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Martin Luther King Day Message

reverend-martin-luther-king-juniorAs January, 2021 dawns, we can certainly say we are living in historic times. We are hoping that the year 2021 is the light at the end of the very long 2020 tunnel. That is most likely everyone’s collective wish for the New Year.

The historical figure whom we honor and celebrate in January is Martin Luther King, Jr. who would have turned 91 years old this month on January 15. His life and legacy is taught to school children and recalled by those of us old enough to remember. Although the details of his are life interesting, in these tumultuous times, it is his message that needs to be remembered. His dream was that one day all races would be treated equally. Yet, today, many decades later, it seems that his dream has not come to fruition.

Reverend King was not a stranger to tumultuous times and one can’t help but wonder what he would have thought today. It’s likely that his dreams and advice would remain the same. The French writer, Alphone Kerr, said “the more things change, the more they stay the same.”

Reverend King was a hero of the 60s. He was a Baptist minister and a civil rights activist who preached for equal rights, desegregation and, most of all, nonviolence. I am old enough to remember the riots, the antiwar demonstrations and the civil rights protests. In 1968, he was shot and killed while standing on a balcony outside his motel room in Tennessee. He was 39 years old.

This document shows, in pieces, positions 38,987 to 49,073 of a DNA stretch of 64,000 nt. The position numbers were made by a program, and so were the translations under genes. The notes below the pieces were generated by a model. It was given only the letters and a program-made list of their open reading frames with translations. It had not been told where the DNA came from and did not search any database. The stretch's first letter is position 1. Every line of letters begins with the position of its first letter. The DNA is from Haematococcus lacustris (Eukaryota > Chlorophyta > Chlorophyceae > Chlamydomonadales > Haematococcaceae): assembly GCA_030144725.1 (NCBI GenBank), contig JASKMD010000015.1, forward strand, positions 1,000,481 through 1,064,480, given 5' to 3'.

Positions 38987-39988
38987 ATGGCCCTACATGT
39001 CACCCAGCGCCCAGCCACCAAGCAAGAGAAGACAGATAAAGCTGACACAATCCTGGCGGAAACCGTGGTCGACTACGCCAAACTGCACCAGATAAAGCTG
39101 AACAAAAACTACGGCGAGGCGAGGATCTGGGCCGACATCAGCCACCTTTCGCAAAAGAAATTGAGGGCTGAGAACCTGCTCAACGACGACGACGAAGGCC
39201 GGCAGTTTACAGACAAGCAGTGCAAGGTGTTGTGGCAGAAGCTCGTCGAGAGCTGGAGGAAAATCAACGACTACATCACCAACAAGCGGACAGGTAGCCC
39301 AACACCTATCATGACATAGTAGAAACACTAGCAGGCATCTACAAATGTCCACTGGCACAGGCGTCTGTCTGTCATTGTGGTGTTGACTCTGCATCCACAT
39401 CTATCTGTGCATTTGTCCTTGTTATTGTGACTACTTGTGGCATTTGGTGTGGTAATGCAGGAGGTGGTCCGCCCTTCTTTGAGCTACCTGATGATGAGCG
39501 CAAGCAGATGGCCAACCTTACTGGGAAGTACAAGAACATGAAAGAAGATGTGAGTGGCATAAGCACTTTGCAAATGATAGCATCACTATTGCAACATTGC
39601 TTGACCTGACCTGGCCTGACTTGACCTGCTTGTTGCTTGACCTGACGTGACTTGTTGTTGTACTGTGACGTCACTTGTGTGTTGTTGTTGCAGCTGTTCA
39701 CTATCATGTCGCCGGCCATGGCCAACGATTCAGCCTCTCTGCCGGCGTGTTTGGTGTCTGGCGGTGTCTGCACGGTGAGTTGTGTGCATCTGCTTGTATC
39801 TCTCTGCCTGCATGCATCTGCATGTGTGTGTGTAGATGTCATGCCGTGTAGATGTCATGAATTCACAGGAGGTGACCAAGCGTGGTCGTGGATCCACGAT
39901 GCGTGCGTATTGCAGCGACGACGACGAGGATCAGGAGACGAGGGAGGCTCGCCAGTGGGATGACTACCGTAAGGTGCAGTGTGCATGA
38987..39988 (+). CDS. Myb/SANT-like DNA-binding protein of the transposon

Many books have been written by Reverend King, himself, as well as about him. King’s fourth and last autobiography, Where do We Go From Here: Chaos or Community? concentrates on his experiences during the mid-1960s shortly before his 1968 assassination. He rejoiced that the Civil Rights Act of 1964 prohibited segregation and the Voting Rights Act of 1965 gave African Americans the right to vote. However, he continued to fight for the right to adequate housing and income, and quality education. He questioned the existing economic system that was hurting the black community, especially in Chicago. At the time, the country was not only dealing with civil rights, but the war in Vietnam.

Vincent Harding, African American writer and historian, said in his introduction to Where do We Go From Here? that at the writing of the book, King was posing the questions, “Who are we and who are we meant to be?” King himself was quoted as saying, “our most fruitful course is to stand firm, move forward nonviolently, accept disappointment and cling to hope.”

Peniel E. Joseph observes in the most recent book about Reverend King, The Sword and the Shield: The Revolutionary Lives of Malcolm X and Martin Luther King, Jr., that “Today, more than fifty years after King’s death, the struggle for racial justice continues in ways that are both historically recognizable and disconcertingly new.” Joseph presents detailed biographies of both men, their contrasting ideals, but also, the similarities between their political goals. The common interpretation of both men were how different they were in message and strategy. Joseph maintains that in time they evolved to a place where they were more alike toward the end of their short lives. Malcolm became less militant and more interested in human rights issues and King became more radical after Malcolm’s assassination. Shield argued that portraying Malcolm as wielding the sword in pursuit of black dignity and King carrying a shield for the defense of black humanity was only part of the story. He maintained that Malcolm and King, who only met once, began as rivals but developed a later partnership.

By reading books, watching documentaries, and continuing to learn, history can show us perspective. The words and acts of past inspiring leaders do matter in the present if we listen. Vincent Harding maintained that Martin Luther King Jr. was seeking “a perfect union – a path that challenges us all” and, obviously, continues to do so.

Norma Logan is the Literacy Volunteer Coordinator at the Morrill Memorial Library in Norwood, MA. Look for her article in the January 21, 2011 issue of the Transcript and Bulletin.


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